FOXBORO - There aren't many players inside the Patriots locker room who will be new to the postseason experience this weekend. But the do-or-die nature of the playoffs is completely foreign feeling for a few key first-year contributors, such as Brandin Cooks and Stephon Gilmore.
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That those players are finally getting a taste of football in mid-January is thanks in part to an evolving offseason approach in New England that saw the Patriots slot in as one of the NFL's top offseason spenders in 2017.
The Ringer's Kevin Clark put together a fascinating piece on free-agent spending this week, pointing out which teams dealt out the most cash, why, and how they fared. The Patriots ended up as one of the top 10 spenders in free-agency, and they were one of six top 10 spenders that made the playoffs.
Six of the top ten spenders in free agency made the playoffs. The NFL's new salary cap reality happened so gradually you may not have noticed the game changed: https://t.co/ncYugco7hm— Kevin Clark (@bykevinclark) January 9, 2018
It's a staggering number considering that free agency has long been viewed as an often-foolhardy last resort for NFL teams desperate to turn things around. But in recent years, organizations have had much more salary-cap space to play with, which has allowed front offices to be more aggressive. Those who have shown a willingness to spend have been rewarded as they've separated themselves from teams who've clung to the idea that thriftiness is key.
Where's the cap space coming from? The cap has ballooned from $120 million to $167 million in the past six years. Plus the 2011 collective bargaining agreement made two changes that have had an impact: 1) It reined in rookie contracts and 2) it allowed teams to roll over unused cap space from one year to the next.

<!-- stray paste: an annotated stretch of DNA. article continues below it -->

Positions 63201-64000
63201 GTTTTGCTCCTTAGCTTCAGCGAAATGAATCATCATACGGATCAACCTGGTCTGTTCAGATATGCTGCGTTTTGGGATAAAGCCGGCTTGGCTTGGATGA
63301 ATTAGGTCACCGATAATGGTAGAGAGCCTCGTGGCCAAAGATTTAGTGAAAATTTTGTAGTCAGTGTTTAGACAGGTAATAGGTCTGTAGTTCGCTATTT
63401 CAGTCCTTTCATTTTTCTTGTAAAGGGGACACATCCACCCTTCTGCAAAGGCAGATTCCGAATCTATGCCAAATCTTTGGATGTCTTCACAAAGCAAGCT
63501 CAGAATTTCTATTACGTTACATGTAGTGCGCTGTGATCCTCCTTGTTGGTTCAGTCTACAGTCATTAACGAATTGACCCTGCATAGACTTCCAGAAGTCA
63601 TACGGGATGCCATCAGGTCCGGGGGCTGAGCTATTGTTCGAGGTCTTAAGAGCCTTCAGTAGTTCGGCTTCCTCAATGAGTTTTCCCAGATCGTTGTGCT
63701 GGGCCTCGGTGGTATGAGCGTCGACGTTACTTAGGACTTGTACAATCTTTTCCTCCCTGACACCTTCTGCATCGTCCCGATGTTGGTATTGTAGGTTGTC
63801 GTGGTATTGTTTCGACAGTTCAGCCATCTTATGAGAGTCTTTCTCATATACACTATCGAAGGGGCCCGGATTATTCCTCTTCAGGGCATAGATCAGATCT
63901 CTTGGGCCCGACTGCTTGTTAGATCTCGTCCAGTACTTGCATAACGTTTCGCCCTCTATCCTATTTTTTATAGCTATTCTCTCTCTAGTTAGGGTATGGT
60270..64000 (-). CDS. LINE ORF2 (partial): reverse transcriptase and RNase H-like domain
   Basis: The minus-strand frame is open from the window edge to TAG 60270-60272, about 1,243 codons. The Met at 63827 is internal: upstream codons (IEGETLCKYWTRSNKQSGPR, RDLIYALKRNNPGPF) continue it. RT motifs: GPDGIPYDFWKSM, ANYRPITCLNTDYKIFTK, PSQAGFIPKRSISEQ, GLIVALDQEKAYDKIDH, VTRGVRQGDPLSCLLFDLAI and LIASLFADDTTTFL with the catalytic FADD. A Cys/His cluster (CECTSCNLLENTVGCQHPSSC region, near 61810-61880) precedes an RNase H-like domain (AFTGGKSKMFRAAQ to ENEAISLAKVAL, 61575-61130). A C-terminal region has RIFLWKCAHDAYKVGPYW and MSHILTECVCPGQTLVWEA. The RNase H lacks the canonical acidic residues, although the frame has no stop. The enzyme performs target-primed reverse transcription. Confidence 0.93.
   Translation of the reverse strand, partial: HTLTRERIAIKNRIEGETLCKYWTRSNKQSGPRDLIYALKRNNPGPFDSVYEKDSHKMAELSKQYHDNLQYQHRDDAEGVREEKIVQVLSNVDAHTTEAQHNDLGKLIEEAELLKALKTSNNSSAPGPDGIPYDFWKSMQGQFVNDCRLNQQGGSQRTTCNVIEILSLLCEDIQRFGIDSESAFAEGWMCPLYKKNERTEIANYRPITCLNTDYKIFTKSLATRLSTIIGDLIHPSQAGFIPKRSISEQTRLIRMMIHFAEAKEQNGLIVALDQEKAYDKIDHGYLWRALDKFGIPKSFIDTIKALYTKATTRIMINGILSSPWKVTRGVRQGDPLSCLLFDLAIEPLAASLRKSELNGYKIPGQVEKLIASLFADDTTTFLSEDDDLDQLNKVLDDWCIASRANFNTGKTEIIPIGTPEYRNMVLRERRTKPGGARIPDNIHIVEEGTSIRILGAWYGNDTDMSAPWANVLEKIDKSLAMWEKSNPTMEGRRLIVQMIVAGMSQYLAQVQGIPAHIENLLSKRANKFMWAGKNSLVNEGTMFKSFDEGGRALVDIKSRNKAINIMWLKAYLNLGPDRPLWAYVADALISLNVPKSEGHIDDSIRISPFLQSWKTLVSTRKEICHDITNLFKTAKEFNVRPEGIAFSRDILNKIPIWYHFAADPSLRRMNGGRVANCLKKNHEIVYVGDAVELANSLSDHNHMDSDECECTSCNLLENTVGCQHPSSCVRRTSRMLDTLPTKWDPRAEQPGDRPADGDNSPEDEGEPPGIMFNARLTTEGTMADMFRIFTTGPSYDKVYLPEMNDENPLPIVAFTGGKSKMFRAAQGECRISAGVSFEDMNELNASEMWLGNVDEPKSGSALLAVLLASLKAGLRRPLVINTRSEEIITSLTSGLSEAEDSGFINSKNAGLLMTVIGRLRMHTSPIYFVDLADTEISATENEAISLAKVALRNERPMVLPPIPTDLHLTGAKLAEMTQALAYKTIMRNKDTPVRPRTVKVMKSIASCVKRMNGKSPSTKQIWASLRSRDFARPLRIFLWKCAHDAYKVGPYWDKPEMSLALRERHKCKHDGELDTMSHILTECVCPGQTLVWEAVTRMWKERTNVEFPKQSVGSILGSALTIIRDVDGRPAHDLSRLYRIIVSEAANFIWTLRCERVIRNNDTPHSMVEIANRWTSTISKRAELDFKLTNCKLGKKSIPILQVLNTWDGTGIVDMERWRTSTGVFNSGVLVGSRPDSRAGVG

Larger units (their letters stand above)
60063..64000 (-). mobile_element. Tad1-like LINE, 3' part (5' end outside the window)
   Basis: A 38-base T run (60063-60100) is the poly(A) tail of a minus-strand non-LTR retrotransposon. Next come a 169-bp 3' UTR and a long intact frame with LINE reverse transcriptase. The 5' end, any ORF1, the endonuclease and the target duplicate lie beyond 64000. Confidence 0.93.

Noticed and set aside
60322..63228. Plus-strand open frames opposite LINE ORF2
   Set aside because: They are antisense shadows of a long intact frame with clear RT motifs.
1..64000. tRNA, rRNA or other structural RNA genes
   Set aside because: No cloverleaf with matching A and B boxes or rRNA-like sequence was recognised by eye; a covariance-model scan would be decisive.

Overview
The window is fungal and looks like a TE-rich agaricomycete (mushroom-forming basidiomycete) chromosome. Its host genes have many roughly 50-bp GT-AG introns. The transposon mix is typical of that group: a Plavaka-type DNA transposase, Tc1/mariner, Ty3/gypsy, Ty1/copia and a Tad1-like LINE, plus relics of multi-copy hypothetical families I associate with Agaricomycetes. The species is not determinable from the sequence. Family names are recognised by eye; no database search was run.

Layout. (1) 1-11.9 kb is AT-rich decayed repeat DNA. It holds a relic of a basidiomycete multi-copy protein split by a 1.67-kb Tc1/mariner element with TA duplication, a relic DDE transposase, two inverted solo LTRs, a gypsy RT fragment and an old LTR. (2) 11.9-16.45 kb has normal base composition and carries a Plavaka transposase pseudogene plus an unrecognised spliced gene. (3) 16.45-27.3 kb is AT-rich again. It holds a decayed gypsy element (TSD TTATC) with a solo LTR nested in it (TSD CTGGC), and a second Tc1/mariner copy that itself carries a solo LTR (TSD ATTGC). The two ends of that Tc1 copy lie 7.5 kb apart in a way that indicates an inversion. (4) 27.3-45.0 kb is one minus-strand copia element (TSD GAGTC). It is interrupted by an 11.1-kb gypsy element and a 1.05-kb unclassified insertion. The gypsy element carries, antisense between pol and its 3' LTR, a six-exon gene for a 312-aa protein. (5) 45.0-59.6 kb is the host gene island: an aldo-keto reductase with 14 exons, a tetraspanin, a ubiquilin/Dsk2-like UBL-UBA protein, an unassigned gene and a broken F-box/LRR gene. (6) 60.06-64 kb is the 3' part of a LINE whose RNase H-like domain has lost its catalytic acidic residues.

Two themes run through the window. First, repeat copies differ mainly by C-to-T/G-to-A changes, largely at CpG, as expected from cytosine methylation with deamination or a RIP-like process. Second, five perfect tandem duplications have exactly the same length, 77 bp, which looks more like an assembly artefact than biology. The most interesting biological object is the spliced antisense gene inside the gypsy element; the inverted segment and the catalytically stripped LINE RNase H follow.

The Patriots have long held a reputation as a team that prefers develop from within, as their list of long-term, high-priced, free-agent deals would indicate, with the 2007 addition of Adalius Thomas coming in as one of the few outliers in Bill Belichick's tenure.
While the arrival of 2017 heralded a different approach, one doesn't need to go back all that far to find an example of the Patriots largely staying on the sidelines in free agency. Even though they came in as the No. 9 free-agent spenders in 2016, the vast majority of their money spent was a result of Tom Brady's contract extension. Without it, they would have placed among the NFL's bottom-third spenders, just a few spots ahead of the perennially free-agent averse Packers. (After shuffling their front office this offseason, even Green Bay has made a commitment to being more aggressive in the free-agent market, as bold an indication as any that teams are changing their stance on spending.)
Then last offseason, the Patriots went on a shopping spree. They made Gilmore one of the highest-paid corners in the league. They went out and signed largely unheralded defensive tackle Lawrence Guy to a four-year deal. They invested (in the short term) at the running back position by grabbing unrestricted free agent Rex Burkhead and restricted free agent Mike Gillislee. They re-signed Duron Harmon and Dont'a Hightower. And they were willing to trade an opportunity to draft cost-effective rookies in order to acquire Cooks, and Dwayne Allen, both of whom would cost more against the cap in the short-term.
One could argue the effectiveness of their method, but not that it had a decidedly different look than the norm for them.
Will it continue into 2018? Will the Patriots have the money to add another playoff-starved free agent with a top-of-the-market deal?
They don't have much in the way of 2017 cap space to roll over next season (about $3 million), but the cap is expected to go up again. Over the Cap has projected it to land somewhere in the range of $178 million and for the Patriots to have around $17 million in cap space. Unless something changes, that's hardly a king's ransom that the Patriots will have available to them to spread around in March.
But what the Patriots did last offseason -- shelling out for immediate help at expensive positions -- showed that when they have the ability to spend they're willing to do it. And in a league with a cap that's increasing annually, where it seems as safe to gamble on outside help as it's ever been, a prodigal approach isn't necessarily a bad one. Based on recent evidence, at least, fortune has favored the bold.